The idea that differences in race, gender, religion, sexuality, age - or other categories deemed unworthy of group inclusion shouldn’t matter when it comes to people’s access to all that a society has to offer is central to the teaching of diversity. Diversity courses can be powerful vehicles, not only for teaching students about social change and reclaiming the principles of past and present civil rights leaders, but also for refuting the notion that we already live in a largely egalitarian society.
This paper examines what a small sample of diversity texts employ with respect to key concepts and definitions. It also makes recommendations for changes and tools to help move the discussion from diversity and tolerance to inclusion and social justice. Lastly, it argues that there is need for specific training for faculty who teach about diversity in order for them to be prepared for some of the critical questions they will be asked by their students.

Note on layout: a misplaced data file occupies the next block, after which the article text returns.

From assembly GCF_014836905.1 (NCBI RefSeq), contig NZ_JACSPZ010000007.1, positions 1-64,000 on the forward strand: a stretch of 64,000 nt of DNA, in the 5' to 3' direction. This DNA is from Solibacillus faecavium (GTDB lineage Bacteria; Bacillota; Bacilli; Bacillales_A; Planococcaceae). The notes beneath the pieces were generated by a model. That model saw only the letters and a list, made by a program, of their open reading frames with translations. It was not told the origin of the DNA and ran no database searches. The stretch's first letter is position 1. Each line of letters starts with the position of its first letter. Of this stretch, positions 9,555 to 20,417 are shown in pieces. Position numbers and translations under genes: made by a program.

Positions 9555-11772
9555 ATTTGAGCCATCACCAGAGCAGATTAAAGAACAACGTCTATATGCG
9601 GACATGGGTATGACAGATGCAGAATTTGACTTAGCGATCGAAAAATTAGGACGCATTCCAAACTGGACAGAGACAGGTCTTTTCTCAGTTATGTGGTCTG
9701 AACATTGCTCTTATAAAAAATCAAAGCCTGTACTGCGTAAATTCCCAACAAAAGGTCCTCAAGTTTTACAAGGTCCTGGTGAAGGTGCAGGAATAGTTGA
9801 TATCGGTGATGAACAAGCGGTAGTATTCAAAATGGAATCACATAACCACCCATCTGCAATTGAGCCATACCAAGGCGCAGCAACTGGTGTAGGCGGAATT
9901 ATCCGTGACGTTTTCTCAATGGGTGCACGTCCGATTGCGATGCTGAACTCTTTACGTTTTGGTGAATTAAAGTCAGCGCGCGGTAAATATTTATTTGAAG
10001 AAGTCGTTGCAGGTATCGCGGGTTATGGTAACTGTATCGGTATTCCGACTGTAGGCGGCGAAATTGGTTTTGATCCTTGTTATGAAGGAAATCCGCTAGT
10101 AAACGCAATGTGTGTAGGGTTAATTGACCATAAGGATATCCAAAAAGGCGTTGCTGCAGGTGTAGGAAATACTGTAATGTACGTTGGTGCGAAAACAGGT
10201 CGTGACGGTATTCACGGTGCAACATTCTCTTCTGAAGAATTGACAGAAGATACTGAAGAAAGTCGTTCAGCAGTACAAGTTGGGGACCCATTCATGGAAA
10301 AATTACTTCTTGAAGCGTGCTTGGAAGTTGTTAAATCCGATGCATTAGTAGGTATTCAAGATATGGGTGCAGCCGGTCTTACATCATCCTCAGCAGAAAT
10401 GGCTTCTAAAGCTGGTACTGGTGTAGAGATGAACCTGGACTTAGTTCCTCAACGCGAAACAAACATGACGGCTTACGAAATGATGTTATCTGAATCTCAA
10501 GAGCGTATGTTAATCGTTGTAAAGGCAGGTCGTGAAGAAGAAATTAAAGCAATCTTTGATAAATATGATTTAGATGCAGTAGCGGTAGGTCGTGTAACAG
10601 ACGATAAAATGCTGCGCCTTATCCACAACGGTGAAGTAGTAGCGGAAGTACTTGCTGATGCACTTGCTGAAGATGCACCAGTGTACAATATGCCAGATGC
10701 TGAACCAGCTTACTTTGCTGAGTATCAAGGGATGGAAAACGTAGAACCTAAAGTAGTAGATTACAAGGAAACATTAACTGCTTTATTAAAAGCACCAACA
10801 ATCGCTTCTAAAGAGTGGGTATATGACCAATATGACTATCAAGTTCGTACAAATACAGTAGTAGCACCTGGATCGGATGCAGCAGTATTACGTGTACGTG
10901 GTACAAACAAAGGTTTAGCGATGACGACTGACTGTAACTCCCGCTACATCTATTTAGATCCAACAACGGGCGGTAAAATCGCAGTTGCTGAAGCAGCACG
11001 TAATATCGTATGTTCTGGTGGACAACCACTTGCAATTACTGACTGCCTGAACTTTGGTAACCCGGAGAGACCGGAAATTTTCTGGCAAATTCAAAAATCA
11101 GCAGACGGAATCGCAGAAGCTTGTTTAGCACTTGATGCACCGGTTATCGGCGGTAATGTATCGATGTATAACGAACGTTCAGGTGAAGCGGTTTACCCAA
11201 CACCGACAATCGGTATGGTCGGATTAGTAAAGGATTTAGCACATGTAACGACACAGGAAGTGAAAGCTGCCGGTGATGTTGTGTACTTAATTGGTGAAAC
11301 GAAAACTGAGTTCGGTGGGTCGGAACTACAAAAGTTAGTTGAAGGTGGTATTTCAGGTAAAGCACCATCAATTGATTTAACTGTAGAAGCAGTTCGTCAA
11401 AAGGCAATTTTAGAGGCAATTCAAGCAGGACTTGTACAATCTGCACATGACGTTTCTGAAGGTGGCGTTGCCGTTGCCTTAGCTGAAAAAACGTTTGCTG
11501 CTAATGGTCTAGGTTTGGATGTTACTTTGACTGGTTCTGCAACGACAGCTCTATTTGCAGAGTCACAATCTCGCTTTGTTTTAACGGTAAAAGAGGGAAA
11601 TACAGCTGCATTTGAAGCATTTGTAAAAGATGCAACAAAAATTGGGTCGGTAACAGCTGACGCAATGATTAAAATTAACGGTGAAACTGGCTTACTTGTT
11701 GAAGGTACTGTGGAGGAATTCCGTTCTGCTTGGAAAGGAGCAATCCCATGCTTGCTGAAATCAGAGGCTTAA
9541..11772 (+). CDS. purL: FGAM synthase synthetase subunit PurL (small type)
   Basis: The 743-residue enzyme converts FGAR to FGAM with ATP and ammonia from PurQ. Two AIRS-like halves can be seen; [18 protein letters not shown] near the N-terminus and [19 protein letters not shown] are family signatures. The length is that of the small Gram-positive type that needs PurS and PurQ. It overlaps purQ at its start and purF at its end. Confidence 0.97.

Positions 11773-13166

Thomas Van Valey.
"Approaches to Diversity Education: A Critical Assessment."
Humboldt Journal of Social Relations
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